When Rabbi Chaim Brovender opened classes in a Jerusalem women’s yeshiva
back then, he reputedly had his tires slashed. Strident voices within
Orthodox Jewry maintained that women were prohibited from learning Talmud,
the subject matter of most men’s yeshivot and the portal to serious Jewish
Others argued that although studying Talmud wasn’t exactly prohibited
it violated their idea of how they thought women should spend their time.
This is what I call the “good enough for grandma” school of thought, in
which old-time religion is based on an idealized view of a pious grandmother
who was satisfied with a less activist role in Jewish studies and ritual.
Decades of interviewing grandmothers have taught me not to make such assumptions
about them. Indeed, Matan founder Bina often cites her grandmother’s frustration
at not being able to fulfill her Jewish educational goals as a motivating
factor in her own commitment to advancing women’s education.
I first met Bina where she was teaching in Brovender’s revolutionary school
four Daf Yami cycles ago. Back then, the heavy lifting of Talmud was done
by men. Even then Bina spoke of a future when women would be experts and
teach Talmud, serving as educational role models for their women students.
That time has come. “Finding women who could and would teach Daf Yomi
turned out not to be a problem,” said Bina.
“We’ve reached a new level.”
At Matan, the teachers rotate, providing the students with a variety of
learning styles. Today’s teacher is Davida Velleman, a young woman with
her hair covered with a scarf and long earrings. Velleman began this Daf
Yomi cycle as a student after high school when she spent a year at Midreshet
Lindenbaum, another of the fine academies for women’s Torah studies in
Jerusalem. She loved it, and signed up for the advanced Talmud program
at Matan. Over the course of the Daf Yomi cycle she grew from student
As they sit down to study, one of the students relates an anecdote from
her family history. Her grandfather was an Eastern European scholar who
had come to Pittsburgh as an assistant rabbi. In Pittsburgh, adult education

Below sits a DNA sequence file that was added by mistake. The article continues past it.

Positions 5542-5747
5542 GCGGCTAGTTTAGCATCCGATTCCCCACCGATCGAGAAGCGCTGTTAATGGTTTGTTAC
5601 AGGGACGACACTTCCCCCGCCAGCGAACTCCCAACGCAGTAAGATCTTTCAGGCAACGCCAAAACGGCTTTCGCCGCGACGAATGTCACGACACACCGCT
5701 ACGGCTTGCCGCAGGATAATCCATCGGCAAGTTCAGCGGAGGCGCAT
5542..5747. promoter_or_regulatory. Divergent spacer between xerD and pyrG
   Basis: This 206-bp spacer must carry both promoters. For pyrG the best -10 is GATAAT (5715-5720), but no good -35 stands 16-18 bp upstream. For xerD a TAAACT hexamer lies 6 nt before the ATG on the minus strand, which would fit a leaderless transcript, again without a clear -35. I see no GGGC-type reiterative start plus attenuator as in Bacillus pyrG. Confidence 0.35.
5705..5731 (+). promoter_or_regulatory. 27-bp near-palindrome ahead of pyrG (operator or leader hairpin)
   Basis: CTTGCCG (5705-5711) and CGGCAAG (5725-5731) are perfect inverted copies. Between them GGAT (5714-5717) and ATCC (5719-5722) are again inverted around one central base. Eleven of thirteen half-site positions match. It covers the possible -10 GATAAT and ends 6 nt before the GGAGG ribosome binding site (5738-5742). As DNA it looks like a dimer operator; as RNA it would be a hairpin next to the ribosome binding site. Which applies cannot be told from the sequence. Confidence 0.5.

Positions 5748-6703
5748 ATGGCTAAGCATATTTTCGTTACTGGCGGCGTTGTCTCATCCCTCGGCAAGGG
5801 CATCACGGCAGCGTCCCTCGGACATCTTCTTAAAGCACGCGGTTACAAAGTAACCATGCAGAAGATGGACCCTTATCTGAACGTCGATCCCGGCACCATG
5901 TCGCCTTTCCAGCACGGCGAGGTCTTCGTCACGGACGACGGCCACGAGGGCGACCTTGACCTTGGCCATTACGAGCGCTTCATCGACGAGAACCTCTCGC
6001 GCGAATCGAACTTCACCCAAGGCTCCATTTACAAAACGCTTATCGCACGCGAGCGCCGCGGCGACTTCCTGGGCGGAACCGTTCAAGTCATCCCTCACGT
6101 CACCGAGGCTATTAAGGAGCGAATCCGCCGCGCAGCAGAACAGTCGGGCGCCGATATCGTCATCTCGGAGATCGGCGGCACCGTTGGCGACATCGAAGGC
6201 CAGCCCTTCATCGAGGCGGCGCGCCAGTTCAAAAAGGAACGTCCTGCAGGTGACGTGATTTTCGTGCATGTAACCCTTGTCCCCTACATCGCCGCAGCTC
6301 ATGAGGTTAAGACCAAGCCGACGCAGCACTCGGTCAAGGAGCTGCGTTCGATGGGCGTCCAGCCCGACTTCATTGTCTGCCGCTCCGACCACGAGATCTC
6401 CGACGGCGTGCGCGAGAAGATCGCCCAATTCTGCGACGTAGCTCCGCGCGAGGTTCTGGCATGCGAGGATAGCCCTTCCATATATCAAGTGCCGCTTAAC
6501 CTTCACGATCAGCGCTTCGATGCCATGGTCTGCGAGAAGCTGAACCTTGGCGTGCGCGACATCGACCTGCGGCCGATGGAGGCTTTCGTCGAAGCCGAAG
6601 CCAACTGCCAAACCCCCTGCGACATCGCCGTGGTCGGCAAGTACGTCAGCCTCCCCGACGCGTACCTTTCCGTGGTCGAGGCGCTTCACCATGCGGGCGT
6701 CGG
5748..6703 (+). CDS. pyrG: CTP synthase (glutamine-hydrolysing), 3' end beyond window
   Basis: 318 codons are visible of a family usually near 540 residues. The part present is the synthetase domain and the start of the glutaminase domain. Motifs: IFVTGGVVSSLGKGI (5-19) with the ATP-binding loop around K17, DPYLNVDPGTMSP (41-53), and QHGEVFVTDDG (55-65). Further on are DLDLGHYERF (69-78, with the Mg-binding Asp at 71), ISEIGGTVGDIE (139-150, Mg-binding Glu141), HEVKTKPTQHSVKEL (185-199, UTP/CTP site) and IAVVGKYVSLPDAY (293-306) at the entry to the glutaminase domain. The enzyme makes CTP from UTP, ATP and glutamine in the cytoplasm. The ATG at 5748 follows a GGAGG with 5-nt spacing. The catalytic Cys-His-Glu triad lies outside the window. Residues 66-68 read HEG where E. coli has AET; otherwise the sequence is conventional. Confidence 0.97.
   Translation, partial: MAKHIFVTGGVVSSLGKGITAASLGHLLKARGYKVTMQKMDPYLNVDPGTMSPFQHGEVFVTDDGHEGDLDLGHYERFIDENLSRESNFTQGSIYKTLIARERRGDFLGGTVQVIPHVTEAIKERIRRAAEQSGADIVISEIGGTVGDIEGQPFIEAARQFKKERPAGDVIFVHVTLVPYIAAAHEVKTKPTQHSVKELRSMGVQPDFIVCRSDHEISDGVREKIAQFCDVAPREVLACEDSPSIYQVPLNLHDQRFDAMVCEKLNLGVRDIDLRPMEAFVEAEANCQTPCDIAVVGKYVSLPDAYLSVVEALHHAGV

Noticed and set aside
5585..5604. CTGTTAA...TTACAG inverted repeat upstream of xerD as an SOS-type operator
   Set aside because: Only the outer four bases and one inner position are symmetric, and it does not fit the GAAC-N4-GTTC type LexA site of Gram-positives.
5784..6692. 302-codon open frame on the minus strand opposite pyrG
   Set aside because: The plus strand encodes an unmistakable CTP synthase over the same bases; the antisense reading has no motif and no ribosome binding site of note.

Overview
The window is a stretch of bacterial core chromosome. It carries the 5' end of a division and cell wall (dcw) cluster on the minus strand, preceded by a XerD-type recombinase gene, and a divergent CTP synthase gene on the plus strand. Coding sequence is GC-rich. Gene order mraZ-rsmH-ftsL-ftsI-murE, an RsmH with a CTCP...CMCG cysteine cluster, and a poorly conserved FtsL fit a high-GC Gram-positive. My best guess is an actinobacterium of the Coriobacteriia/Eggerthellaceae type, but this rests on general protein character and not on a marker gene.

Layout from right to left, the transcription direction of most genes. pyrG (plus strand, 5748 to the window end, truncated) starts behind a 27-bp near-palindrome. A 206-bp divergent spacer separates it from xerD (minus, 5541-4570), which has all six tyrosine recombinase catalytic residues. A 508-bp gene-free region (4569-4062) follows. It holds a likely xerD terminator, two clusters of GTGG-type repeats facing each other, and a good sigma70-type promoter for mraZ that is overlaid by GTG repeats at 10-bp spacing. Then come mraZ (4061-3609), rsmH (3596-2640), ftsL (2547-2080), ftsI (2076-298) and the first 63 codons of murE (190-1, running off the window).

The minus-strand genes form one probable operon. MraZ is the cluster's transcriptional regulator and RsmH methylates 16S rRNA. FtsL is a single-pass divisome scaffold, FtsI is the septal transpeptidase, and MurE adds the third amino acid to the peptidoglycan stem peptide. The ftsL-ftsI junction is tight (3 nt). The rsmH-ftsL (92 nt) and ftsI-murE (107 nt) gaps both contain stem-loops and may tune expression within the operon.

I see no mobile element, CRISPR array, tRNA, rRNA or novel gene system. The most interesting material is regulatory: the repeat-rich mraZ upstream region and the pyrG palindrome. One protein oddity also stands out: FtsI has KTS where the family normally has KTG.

was open to all. One woman was a regular in the community Talmud class.
The rabbi asked her not to come to class on the day he taught today’s
difficult section from Nida. She refused, so the rabbi skipped the page.
No one skips pages here.
In a matter-of-fact way, Velleman demystifies the Aramaic for the anatomical
and physical terminology, as well as the euphemisms built into the text.
When post-menstrual mikve preparation is explicated, Velleman smiles at
a private memory she doesn’t share with the class. I have to wonder how
men cope with this material, especially the young, religious yeshiva students
for whom Shapiro first designed this program.
The format of Daf Yomi doesn’t leave much time for discussion. The program
is designed to give a broad picture without lingering on details. Indeed,
Velleman talks about her own bittersweet feeling every time she finishes
a Tractate. “We’re accustomed to go into depth,” she said. “I realize
there are so many issues we haven’t gone into.”
Despite the hurried pace of the class, a few statements from Nida 66 stand
out for me.
Ultimately, the rulings that impact a woman’s private life depend on her
There is never a question of their veracity, her frivolousness or fickleness.
The second is a more general comment about Jewish women. No matter the
rabbinical ruling, they tend to be very careful and stringent in observance
of the law.
Committing to Daf Yomi isn’t a question of religious necessity. Here,
too, women have gone beyond minimum requirements that a woman study to
fulfill a desire for broad Jewish knowledge. They’ve broken another glass
Hundreds of thousands of men may be gathering in sports arenas to celebrate
the ending of the 12th Talmud cycle. I’m walking over Matan, to drink
a l’haim to my fellow Jewish women, who have raised the bar higher for
all of us.